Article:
How to Keep Your Kids From Rejecting God Over Evolution in College

When Denis Lamoureux, now associate professor of science and religion at the University of Alberta, first got to college, he believed God created the world in six 24-hour days. After his first biology course, he was convinced of evolution. Eventually, he became an atheist.

Many years later, he returned to the faith, and after a long struggle of faith, he came to the realization that a Christian can indeed believe in evolution. So he wrote a book, Evolution: Scripture and Nature Say Yes!, to prevent your kids from falling into the same trap.

"My book is written for young people," Lamoureux told PJ Media in an interview Tuesday. "Should you go to university or college and be convinced that evolution is true, then my book presents you can embrace evolution but you don't have to lose your faith and your walk with Jesus."

"Have this on your random access memory, so to speak, and should you see evolution being true, you don't have to be in this choice of losing your faith the way I did as a university student," the professor added. Many Christians and non-Christians believe there is a dichotomy between faith and science — especially between the Christian faith and biological evolution.

 

In his book, the professor told the story of a "brilliant young woman" who told him about the one thing she learned in his class. "I am completely free," she said. "I have been freed from the dichotomies. And now I can love God and embrace evolution."

Lamoureux said he did not write his book to convince young Earth creationists or advocates of "Intelligent Design Theory" that evolution is true. "Some people will be going to the grave as young Earthers, and that doesn't bother me in the least," he explained. Instead, the reason he wrote the book was for students like this brilliant young woman — those believers who struggle to reconcile their faith with the evidence for evolution.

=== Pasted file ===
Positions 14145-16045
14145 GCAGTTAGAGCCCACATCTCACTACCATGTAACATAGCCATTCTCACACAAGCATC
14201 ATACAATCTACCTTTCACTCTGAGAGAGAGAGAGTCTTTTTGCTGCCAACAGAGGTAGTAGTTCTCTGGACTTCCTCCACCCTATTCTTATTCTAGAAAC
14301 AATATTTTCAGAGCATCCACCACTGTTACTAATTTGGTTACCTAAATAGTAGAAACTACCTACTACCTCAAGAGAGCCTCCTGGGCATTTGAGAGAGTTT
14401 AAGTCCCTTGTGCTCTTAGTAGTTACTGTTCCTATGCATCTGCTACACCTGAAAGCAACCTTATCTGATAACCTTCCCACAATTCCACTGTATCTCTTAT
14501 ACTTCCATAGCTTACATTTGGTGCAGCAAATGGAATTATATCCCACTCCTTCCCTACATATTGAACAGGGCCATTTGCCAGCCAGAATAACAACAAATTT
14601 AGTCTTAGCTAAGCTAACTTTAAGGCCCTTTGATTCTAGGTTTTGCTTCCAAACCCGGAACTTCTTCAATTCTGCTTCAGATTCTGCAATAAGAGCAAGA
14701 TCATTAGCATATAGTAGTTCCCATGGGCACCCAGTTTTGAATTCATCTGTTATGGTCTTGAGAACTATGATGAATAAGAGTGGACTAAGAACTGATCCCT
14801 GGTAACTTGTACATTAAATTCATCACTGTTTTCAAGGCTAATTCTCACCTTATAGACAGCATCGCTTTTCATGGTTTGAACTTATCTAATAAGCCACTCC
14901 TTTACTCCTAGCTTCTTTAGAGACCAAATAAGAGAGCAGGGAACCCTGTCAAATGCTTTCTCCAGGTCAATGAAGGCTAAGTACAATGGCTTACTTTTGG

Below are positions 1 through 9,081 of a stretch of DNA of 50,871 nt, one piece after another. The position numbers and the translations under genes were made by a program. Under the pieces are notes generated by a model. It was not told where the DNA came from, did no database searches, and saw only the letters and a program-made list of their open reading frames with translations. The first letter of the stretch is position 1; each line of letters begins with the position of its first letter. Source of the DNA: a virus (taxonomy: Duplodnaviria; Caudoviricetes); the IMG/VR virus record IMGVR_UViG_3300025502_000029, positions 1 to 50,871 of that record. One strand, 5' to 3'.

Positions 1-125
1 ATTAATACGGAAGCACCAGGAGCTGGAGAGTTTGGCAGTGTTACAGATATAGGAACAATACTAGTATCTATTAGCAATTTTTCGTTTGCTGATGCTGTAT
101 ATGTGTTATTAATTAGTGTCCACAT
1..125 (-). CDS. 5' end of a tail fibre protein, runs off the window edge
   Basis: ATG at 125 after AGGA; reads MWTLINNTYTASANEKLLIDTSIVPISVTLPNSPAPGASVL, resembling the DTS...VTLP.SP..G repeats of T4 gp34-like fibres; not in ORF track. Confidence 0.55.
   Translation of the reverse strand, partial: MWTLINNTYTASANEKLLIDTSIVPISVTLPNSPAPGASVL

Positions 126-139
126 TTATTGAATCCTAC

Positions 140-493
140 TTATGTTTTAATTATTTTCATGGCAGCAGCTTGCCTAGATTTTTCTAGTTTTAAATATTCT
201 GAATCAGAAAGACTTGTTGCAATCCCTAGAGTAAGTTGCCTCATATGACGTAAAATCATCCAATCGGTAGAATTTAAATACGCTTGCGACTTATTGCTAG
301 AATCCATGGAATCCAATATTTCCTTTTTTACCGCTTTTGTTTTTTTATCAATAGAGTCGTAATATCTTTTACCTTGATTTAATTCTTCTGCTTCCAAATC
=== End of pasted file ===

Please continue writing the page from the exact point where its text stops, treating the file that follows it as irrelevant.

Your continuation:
The professor told PJ Media he was very concerned about the way evolution is taught in schools today — especially in colleges and universities. "It's one thing to talk about [the biological theory of] evolution, but to talk about evolution as dysteleological or atheistic" is wrong, he argued. (By "dysteleological" he means the idea that there is no purpose or ultimate goal (Greek word telos) of evolution, but that it is driven by chance alone.)

Teachers too often "baptize this evolution with this atheistic worldview," interpreting the facts as supporting atheism when in reality atheism is a "leap of faith" away from the science. Lamoureux encouraged teachers to "leave the theology out of it."

Whether or not evolution is true, it is a leap of faith from the scientific facts to the spiritual/metaphysical position that there is no God, the professor argued.

In fact, a large percentage of American scientists actually believe in a personal God, despite their belief in evolution. Indeed, one survey found that 40 percent of leading scientists in the United States believe in a God who answers prayer in ways that go beyond subjective psychological benefits.